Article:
We further examined the similar 2D simulation to Figure 7 but with 20 cables (#1–20), seven of which are stimulated (Figure 9). Then, impulse generation is depressed with electric connections at the distal (two of 20 cables generate impulses) or middle level (three of 20 cables generate impulses). If the cables are connected at the proximal level, however, the number of cables generating impulses at their active compartments increases to 8 including a cable that has no direct input. Given these simulations hypothesizing ORN clusters formed by the dendritic network, we suggest in such ORN clusters that electric connections at distal or middle level will decrease, and that those at proximal will increase the number of cables generating impulses at their active compartments. Thus, the ORN clustering by electric connection along dendritic processes can differently modulate the total responsiveness of a sensillum possessing multiple ORNs.
Figure 9. Simplified model with double number of cables and functional simulation with a strong stimulation. Simulation results using multi-compartment model consisting of 20 cables with mutual connections via GJs. Four cases with different patterns of GJs are considered in the same model as Figure 7. The stimulation with the same amplitude as in Figure 7 is applied.
Filtration or Modification of Olfactory Information
The S. basiconica on the antenna of ants is a small but complicated chemosensory unit. Its complexity is dependent on the repertoire of related OR genes belonging to the 9-exon subfamily (Engsontia et al., 2015; Zhou et al., 2015; McKenzie et al., 2016; Pask et al., 2017; Slone et al., 2017), which are expressed in the S. basiconica ORNs projecting the same number of glomeruli in a specific antennal lobe region called T6 (Zube et al., 2008; Kelber et al., 2010; Nakanishi et al., 2010; Nishikawa et al., 2012; Kropf et al., 2014; McKenzie et al., 2016; Couto et al., 2017). Olfactory information from S. basiconica, when sent to the higher brain, is further processed or memorized and contribute to regulation of behaviors, some of which may be cast- or sex-specific (Zube and Rosslea, 2008; Brandstaetter and Kleineidam, 2011; Brandstaetter et al., 2011; Nishikawa et al., 2012). In this stream, olfactory information of nestmate CHCs as well as non-nestmate CHCs, when sent to the higher brain via antennal lobe, would be memorized. Then the memory of the nestmate odor could be updated as the nestmate CHC pattern is gradually changed and thereby used as a template for the nestmate recognition (Brandstaetter and Kleineidam, 2011; Brandstaetter et al., 2011; Nishikawa et al., 2012; Ozaki and Hefetz, 2014).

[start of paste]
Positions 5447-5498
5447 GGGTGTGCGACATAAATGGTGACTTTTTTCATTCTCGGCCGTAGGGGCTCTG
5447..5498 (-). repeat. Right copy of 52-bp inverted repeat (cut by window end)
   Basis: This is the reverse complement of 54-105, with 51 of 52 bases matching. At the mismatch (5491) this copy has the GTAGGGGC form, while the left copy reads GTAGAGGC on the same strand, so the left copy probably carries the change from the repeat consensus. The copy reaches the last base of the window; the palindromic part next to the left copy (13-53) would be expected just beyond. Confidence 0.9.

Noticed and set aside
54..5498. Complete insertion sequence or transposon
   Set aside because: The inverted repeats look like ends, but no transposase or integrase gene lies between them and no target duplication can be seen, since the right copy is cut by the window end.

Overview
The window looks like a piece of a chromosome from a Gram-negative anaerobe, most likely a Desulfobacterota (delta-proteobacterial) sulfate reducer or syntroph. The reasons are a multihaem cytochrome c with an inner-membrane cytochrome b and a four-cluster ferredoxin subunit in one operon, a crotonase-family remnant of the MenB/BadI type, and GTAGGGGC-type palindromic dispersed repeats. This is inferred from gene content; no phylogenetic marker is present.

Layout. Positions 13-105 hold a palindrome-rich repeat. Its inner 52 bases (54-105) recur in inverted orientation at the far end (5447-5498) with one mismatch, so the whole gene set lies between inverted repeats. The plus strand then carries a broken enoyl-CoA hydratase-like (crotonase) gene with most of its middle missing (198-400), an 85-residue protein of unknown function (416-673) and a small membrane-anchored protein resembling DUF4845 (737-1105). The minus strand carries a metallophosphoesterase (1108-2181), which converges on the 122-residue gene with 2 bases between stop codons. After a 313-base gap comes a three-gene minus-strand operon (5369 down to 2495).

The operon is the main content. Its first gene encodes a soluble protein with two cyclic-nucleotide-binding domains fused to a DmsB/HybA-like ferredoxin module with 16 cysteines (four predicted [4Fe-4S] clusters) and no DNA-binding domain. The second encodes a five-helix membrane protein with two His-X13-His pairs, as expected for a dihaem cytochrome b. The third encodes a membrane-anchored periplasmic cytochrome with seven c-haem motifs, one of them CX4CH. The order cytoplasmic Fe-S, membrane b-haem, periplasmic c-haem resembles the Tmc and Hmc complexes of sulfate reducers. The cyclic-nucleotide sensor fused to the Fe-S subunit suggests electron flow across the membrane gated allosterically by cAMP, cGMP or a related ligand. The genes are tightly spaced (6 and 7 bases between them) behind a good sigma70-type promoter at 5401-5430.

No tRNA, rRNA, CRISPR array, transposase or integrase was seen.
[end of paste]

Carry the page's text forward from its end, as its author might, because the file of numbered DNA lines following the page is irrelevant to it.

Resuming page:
In addition, a possibility of filtration or modification of olfactory information at the peripheral level is considered in the present paper. In the peripheral system of S. basiconica in C. japonicus, indeed, more than 100 dendritic processes extended into the cuticular shaft (Ozaki et al., 2005). One of our unexpected findings regarding the fine structure of the sensillum was the cell-free space occupying the distal half of the inside cavity beneath the olfactory pores (Figure 1 A). This space is filled with sensillar lymph dissolving CjapCSP (Ozaki et al., 2005; Hojo et al., 2015). Although this space is open to outer environmental chemicals through olfactory pores, the aquatic sensillar lymph surrounding the receptor membranes prevents lipophilic chemicals from freely diffusing to the receptor membranes. However, CjapCSP, a carrier protein for lipophilic compounds like CHCs, allows them to reach the receptor membranes. Thus, this space may function as the first filter for stimulus chemicals. There were no structural passages crossing the sensillar lymph to the receptor membranes, like the pore tubules reported in sex pheromone-sensitive sensilla of moths (Steinbrecht, 1999). Hence, CHC-CjapCSP complexes can only reach the receptor membranes by diffusion migration. The body surfaces of worker ants, including the antennae, are covered with colony-specific CHC blends that play a role in nestmate recognition (Wang et al., 2016). Hojo et al. (2015) in their paper on RNAseq analysis in the antenna of C. japonicus showed that there are at least two different CSPs in S. basiconica and suggested that they have different function for carrying different ligands within a sensillum. This may be concerned with subtype formation and complex or multifunctional sensory mechanism in the S. basiconica.